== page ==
Visible trails. This could be made possible by giving a number of pedestrians a GPS system and sending their information to a central computer. This computer would, in real time, sketch their routes on a blank screen. The more movement and the more users, the more visible Amsterdam would become. Different types of users would be appointed different colours, so that one could see the difference in how the automobile driver, cyclist and pedestrian uses the city.

I called the Municipal Archive and spoke with Ludger Smit. He made the great suggestion of attaching equipment to ducks so that canals too would become visualised. I understood that he understood where I was going.

Every Amsterdammer has, as I imagine, an invisible map of the city in their head. The way they move throughout the city and the choices that he makes while doing so are determined by this mental map.

When different users leave their traces in different colours, the viewer will be able to see how individual the map of Amsterdam can be. The favourite routes of a bike courier differ immensely from that of a taxi driver. The mode of transportation, the customer’s request and the person’s mental map will shape the trail that he leaves behind.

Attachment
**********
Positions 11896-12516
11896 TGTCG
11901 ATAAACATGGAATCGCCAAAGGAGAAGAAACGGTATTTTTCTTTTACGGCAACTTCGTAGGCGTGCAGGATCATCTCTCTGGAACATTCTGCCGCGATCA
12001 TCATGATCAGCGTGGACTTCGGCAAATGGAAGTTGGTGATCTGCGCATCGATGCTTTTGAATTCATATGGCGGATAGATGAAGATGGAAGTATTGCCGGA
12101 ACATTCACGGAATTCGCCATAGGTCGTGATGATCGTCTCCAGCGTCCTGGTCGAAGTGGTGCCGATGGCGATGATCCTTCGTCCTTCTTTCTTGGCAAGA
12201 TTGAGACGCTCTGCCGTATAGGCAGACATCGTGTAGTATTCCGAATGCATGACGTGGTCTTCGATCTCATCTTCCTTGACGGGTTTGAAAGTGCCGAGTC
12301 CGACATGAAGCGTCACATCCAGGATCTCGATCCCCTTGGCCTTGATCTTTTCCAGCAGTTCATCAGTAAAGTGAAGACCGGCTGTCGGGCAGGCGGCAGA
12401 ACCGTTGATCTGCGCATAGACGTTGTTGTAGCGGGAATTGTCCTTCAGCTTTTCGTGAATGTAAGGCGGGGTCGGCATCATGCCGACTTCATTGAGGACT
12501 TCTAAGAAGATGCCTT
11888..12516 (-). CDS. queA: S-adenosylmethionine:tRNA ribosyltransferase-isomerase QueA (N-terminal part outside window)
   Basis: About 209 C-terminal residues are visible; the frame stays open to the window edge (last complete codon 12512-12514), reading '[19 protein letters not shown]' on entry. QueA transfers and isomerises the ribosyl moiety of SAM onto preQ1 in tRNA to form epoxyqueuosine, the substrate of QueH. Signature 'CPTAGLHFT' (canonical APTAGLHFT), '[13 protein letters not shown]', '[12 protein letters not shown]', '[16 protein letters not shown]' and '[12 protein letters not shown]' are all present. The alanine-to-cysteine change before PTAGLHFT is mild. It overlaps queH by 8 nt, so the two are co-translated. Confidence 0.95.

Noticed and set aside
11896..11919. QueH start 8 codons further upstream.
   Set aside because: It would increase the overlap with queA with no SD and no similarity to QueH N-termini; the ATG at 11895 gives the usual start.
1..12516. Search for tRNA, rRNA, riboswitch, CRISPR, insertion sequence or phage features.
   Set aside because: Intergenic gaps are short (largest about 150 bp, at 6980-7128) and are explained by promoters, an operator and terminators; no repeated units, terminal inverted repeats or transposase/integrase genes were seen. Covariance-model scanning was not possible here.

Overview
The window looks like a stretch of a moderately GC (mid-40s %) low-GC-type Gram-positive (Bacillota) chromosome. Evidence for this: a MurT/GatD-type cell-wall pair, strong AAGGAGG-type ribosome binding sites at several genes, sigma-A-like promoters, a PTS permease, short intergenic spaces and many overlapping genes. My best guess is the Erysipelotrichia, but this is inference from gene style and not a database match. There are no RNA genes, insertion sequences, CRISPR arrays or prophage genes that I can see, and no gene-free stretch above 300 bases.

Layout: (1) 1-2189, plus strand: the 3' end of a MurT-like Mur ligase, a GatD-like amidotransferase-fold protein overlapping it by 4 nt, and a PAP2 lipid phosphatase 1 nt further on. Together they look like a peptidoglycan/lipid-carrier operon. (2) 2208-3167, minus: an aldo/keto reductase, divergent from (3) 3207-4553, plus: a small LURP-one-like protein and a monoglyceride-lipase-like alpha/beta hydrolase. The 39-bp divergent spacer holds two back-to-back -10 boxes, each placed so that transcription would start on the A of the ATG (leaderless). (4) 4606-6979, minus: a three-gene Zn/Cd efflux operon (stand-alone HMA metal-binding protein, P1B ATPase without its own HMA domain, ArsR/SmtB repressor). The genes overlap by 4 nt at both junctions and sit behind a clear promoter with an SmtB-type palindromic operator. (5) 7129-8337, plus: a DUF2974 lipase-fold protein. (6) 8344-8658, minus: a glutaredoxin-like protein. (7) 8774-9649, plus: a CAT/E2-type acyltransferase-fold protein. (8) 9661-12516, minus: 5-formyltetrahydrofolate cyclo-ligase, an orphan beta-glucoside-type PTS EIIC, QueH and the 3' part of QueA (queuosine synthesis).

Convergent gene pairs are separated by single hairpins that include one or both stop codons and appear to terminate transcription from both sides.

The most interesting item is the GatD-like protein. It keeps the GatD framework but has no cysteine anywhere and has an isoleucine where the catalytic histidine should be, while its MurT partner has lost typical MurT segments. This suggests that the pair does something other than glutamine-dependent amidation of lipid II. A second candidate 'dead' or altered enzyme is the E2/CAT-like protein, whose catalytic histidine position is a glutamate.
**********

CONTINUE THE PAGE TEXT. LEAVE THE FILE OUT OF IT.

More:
Amsterdam REALTIME

The visual result of 75 GPS-tracked volunteers their different routes in Amsterdam

I imagine that trails older than a few days will erase themselves. In this way, a constantly changing, very current, but also extremely subjective map of Amsterdam will be created.

The data will be stored and will result in a film at the end of the project. In the best case scenario, the film will also provide a time frame that will indirectly make visible large events and crowds, like a marathon or a royal wedding.